The new president of design at Hyundai, Peter Schreyer, is planning to evolve the Korean giant’s design rather than revolutionise it, in the same way he did with Kia.

Having been in the job at Hyundai for just two weeks, Schreyer says he will need to spend time getting to know and understand Hyundai design before pushing for any change in design direction.

“Of course I need to spend a lot of time on Hyundai because Kia I know very well and have been with for several years now. I think I need to put quite a lot of focus on Hyundai in the near future.”

Peter Schreyer

The Korean sister brands, Kia and Hyundai, have many models that are based on the same platform and technology, but are distinguished by their design and execution, with Hyundai taking a generally more conservative approach than its smaller sibling. Will this change with Schreyer in charge?

“I think that Hyundai has made some bold moves in design and creating lot of attention and being successful. So I’m not planning to throw that away and do something completely different. I think it needs to be bold, and there are lots of cars in progress.”

Hyundai HCD-14 Genesis Concept

It’s unlikely, though, that any change Schreyer makes will be seen in the near future. The design of the next-generation Hyundai Genesis for example, has already been locked in, as has a number of other products which are yet to come to fruition. It’s far more likely to be years before the Schreyer influence filters through to Hyundai cars.

“I think we need to focus on the direction and you need to give me a bit of time as well.”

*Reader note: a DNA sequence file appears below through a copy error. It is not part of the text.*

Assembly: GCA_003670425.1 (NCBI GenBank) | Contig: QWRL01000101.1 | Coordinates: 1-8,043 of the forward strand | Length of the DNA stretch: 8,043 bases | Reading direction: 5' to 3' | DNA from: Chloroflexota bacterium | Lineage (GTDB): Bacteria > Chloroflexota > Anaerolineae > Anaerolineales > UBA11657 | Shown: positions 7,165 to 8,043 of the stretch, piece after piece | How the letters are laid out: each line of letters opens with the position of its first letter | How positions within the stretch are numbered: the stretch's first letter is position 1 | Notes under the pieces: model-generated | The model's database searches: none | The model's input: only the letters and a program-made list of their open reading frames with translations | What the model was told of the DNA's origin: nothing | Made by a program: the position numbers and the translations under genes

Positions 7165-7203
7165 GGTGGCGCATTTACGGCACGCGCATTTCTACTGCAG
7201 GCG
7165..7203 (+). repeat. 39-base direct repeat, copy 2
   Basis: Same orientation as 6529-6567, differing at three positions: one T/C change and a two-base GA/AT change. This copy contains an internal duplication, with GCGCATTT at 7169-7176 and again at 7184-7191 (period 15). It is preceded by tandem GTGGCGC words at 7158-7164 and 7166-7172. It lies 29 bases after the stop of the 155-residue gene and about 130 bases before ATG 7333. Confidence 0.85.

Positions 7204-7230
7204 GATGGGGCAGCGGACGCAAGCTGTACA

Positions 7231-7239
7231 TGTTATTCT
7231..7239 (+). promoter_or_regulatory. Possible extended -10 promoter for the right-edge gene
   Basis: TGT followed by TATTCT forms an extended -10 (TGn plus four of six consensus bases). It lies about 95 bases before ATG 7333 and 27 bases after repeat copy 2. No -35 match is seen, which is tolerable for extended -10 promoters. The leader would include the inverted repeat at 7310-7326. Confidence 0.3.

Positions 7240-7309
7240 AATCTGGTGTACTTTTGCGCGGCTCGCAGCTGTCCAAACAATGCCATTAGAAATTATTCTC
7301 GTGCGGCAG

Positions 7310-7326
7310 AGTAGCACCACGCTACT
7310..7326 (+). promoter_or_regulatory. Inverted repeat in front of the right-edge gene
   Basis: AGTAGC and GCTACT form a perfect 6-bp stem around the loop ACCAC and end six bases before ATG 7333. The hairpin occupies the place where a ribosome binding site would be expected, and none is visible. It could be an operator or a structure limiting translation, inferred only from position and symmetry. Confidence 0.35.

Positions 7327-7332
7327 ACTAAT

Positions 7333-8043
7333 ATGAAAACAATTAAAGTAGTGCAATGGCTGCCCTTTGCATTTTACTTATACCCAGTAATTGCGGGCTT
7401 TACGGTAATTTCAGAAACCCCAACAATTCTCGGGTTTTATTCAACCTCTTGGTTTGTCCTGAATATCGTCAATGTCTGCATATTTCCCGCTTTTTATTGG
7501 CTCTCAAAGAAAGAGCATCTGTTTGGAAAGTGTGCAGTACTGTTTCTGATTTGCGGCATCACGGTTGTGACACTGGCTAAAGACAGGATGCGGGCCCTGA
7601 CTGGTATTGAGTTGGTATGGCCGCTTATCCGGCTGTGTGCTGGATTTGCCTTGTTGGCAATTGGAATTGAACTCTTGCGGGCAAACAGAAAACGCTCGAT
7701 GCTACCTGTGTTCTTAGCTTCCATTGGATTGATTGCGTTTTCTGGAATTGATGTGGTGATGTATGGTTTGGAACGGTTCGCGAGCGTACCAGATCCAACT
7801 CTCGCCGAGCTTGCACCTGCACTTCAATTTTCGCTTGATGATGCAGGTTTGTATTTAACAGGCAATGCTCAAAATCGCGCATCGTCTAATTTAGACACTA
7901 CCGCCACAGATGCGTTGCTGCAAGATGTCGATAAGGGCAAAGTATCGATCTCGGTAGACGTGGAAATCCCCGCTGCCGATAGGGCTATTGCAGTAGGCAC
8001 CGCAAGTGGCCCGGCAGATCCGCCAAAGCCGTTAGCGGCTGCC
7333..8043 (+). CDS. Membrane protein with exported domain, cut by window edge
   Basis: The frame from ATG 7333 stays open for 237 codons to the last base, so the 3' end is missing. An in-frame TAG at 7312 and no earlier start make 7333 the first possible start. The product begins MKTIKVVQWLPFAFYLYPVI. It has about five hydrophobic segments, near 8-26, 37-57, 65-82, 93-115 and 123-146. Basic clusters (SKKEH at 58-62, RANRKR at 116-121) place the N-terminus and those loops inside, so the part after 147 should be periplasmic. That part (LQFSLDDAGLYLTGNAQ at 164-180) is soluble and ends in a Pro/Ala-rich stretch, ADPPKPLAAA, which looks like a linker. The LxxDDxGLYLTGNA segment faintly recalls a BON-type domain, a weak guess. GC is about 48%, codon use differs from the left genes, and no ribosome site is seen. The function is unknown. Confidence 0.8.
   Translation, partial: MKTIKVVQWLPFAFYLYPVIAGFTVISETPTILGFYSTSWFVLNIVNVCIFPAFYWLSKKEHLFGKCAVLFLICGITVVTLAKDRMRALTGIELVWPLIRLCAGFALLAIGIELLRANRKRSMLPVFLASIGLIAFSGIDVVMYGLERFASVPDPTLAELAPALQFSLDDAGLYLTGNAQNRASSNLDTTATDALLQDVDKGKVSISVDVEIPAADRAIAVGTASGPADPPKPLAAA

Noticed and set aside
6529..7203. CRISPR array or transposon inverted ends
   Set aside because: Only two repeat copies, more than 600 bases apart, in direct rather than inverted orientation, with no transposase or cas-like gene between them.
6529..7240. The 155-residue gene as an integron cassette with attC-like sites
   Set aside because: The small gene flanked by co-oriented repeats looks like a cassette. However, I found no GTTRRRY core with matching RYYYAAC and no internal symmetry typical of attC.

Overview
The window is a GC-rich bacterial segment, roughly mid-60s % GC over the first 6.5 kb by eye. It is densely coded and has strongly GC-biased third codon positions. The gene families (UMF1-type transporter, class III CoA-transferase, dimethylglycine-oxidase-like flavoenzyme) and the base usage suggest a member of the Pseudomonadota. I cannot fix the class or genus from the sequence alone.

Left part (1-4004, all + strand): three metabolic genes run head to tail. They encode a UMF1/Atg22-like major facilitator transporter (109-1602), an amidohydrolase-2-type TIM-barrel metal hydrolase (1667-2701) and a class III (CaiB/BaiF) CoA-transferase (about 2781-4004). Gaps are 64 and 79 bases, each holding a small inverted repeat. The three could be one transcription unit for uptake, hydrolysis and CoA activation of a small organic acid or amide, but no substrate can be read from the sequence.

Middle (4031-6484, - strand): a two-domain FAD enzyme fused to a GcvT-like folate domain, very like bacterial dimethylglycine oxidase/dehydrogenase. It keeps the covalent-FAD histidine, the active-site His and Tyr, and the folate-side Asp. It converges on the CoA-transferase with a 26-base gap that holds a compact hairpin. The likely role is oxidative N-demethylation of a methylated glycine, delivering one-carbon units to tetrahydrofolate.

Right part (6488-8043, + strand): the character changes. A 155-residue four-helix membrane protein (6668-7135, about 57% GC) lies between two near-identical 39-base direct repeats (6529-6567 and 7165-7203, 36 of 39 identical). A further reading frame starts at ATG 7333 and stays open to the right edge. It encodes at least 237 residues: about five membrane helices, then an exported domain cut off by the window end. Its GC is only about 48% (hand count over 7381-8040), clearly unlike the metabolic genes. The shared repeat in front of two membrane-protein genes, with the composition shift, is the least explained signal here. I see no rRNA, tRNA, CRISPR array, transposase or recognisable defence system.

Furthermore, Schreyer said he is likely to continue on with Hyundai’s Fluidic Sculpture design philosophy for the time being, which means any changes are likely to be evolutionary at best.

Kia Cross GT Concept CUV

It will certainly be a challenging task to have the same chief designer for two separate brands that already share so much in terms of engineering and technology, but Schreyer seems unfazed.

“I have a job now that concerns both [brands] and I look at both from a slightly different perspective.”

As Schreyer’s work with Kia has arguably set the benchmark for automotive design in the segment, there’s no doubt that the pressure to produce even more attractive cars for both Kia and Hyundai has never been so high. The expectation now from customers and the industry remains at unprecedented levels, particularly for two brands that less than a decade ago were simply not on the map for design direction.

  • $29896495

    ??? must be approved my moderator, what the??? Don’t like Hyundai criticism, maybe???

    • Mack

      Probably just some inadvertent curse word.

    • Hung Low

      I have noticed the same on my responses on Hyundai articles. You made the list too.

  • Blair Waldorf

    I find their current range to be all a big, swoopy, tacky, mess. They resort to cheap tricks and over style to create visual interest. This ages very quickly, hence why the 2008 IX35 and i45 look very dated, give it a few years and the elantra, i30 and i40 will be the same.